Support for prepared statements and parameter binding is a must if you want your library to be used in corporate world.

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felixge commented Jan 30, 2013

I also need this feature from a security point of view. Your implementation of parameter escaping in JS only is naive (no harm intended - I've written things like that myself in the past), and I'm pretty sure it's open to any semi sophisticated SQL injection bot (e.g. using UTF-8 escape strings).

If you care about security, please don't spread FUD.

Support for prepared statements and parameter binding is a must if you want your library to be used in corporate world

I see that you're a prolific open source contributor yourself, so you should know that this isn't exactly the most successful strategy for requesting features. Of course this is an important feature and needs implementing, but unless somebody steps up to the challenge, it won't happen anytime soon.

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fzaninotto commented Jan 30, 2013

Again, no harm intended. I don't know your security background, and both your past answers in this issue and the current implementation of parameter escaping made me think that you may not care about this as much as it deserves to. If I was wrong, sorry to have offended you.

So I understand that you care about this issue but won't implement it yourself, is that correct? I am surprised you don't put this one on top of your list, but maybe you're a much better expert in security that me and I overestimate the risks.

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felixge commented Jan 30, 2013

and the current implementation of parameter escaping made me think that you may not care about this as much as it deserves to.

This is what I mean by FUD. Please point out an actual attack vector. If it exists, it will be fixed.

So I understand that you care about this issue but won't implement it yourself, is that correct? I am surprised you don't put this one on top of your list, but maybe you're a much better expert in security that me and I overestimate the risks.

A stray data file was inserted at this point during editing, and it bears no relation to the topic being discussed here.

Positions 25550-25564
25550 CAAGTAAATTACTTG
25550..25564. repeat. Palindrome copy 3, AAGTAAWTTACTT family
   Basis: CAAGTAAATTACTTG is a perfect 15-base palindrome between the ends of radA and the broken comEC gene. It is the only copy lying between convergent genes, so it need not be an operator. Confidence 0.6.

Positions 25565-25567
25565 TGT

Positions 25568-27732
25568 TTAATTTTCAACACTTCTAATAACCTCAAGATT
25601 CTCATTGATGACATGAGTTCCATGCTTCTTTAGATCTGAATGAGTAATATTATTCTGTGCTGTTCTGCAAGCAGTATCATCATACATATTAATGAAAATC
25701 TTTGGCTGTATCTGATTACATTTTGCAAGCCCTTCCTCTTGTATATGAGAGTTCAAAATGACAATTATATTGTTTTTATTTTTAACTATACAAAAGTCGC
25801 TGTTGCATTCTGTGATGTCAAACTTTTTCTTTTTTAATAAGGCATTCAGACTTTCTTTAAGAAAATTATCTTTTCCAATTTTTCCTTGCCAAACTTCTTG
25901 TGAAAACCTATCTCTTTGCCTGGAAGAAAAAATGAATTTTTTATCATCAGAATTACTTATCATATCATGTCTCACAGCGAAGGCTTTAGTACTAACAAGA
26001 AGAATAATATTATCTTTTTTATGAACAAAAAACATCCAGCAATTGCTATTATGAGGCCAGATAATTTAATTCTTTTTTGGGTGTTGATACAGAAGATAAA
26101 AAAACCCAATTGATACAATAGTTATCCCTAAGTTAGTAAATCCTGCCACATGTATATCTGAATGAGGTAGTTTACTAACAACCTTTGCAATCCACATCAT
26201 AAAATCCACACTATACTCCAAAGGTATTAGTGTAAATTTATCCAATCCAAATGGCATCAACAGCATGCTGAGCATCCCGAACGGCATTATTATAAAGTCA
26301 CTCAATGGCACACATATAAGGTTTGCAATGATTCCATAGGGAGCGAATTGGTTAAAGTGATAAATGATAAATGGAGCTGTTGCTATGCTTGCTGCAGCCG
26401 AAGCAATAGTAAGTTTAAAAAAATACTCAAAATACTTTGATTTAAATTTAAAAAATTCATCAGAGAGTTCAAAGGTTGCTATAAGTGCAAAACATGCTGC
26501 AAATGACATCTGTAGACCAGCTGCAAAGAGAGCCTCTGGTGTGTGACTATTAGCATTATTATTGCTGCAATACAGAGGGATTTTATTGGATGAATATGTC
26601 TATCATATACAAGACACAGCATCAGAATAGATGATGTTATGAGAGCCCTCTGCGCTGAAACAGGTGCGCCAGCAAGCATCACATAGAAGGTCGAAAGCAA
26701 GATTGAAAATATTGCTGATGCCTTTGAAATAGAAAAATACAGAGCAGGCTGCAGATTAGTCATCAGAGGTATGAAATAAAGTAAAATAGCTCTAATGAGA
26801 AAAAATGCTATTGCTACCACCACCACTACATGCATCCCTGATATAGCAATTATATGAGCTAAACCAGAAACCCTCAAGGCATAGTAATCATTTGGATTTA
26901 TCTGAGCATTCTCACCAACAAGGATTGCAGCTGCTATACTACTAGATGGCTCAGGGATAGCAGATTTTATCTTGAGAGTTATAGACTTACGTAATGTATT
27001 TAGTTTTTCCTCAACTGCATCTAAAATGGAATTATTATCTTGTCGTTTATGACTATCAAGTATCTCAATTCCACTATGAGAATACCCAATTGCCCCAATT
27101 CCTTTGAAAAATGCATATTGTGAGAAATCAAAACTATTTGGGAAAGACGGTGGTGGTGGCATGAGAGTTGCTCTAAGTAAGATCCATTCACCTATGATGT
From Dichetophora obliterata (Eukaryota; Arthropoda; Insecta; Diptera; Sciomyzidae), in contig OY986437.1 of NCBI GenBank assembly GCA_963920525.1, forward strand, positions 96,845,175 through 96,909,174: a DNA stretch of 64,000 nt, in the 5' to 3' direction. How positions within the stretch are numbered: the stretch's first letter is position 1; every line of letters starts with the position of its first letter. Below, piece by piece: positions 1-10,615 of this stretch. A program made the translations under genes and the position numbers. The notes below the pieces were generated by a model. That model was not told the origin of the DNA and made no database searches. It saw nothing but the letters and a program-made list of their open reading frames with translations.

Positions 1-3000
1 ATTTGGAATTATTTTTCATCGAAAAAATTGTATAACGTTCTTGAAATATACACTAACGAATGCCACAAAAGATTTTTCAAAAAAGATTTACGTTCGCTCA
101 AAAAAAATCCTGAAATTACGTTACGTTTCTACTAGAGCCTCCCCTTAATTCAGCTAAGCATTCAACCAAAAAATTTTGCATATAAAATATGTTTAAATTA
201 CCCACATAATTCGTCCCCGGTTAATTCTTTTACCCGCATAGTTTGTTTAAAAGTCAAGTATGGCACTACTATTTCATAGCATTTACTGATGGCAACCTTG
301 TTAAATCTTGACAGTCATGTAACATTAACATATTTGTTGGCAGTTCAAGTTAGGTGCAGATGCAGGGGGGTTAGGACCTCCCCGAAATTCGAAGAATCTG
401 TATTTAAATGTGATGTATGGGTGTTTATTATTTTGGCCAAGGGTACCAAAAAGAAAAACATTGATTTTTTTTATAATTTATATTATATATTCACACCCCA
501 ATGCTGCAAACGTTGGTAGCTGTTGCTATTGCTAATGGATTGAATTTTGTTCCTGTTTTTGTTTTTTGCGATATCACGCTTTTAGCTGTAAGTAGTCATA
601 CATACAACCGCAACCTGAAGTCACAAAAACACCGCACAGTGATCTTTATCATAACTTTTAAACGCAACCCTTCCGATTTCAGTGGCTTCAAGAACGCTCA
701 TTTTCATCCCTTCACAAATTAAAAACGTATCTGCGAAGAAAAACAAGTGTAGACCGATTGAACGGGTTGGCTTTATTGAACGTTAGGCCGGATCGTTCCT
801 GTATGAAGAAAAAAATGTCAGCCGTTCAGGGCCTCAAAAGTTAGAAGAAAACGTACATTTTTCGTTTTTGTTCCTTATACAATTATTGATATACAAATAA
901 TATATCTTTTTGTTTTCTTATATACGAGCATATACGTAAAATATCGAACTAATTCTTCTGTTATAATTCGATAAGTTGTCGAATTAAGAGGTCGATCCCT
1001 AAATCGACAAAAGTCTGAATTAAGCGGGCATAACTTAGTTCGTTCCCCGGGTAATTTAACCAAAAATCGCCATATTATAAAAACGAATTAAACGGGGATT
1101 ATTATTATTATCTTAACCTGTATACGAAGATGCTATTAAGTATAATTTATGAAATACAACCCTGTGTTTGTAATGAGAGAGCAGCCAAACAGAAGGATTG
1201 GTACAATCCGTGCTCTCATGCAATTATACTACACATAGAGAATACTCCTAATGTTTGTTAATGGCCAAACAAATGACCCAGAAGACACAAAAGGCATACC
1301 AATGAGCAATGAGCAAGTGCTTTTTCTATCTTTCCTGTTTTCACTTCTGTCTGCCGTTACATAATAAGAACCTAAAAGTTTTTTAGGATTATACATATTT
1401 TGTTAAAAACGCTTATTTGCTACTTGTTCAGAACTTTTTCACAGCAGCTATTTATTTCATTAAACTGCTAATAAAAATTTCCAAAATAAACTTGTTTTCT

As I said before, I don't have any time to hack on this module right now / don't need this feature myself. This says nothing about the importance of the feature, it's just my current situation. If somebody was to sponsor the development costs, I could make room in my schedule, otherwise this feature won't land until somebody else contributes a patch.

but maybe you're a much better expert in security that me and I overestimate the risks.

I'm not a security expert. But I implemented the same escaping approach outlined by the MySQL documentation, which is also used by libmysql as well as mysqlnd. Afaik, it is correct and secure.

Additionally, multiple statement execution is disabled by default in this module, this limits the impact of any possible exploit could have.

@cblage

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cblage commented Feb 22, 2013

PHP has had tons of different vectors of SQL injection attacks before everyone started using prepared statements by default. Escaping is better left for MySQL's engine, rather than trying to reinvent the wheel on the client-side (in this case, the client is the app making the query).

For example, if I remember correctly, in PHP one attack vector involved the escaping mechanism trying to escape strings for a certain encoding, and the connection using a slightly different encoding, causing some characters to not be escaped properly for what MySQL was expecting.

Prepared statements are also important for queries that are re-used a lot. There are significant performance gains to he bad by using the same prepared statement multiple times rather than the fully query every time.

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cblage commented Feb 22, 2013

Some literature on the encoding thing:
http://security.stackexchange.com/questions/9908/multibyte-character-exploits-php-mysql
http://stackoverflow.com/questions/5741187/sql-injection-that-gets-around-mysql-real-escape-string/12118602#12118602

I'm not a accusing the library of being bad / insecure, but PHP battled with SQL injection problems for many years. The only "real" solution they came up with after all these years is using prepared statements.

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efuquen commented Feb 22, 2013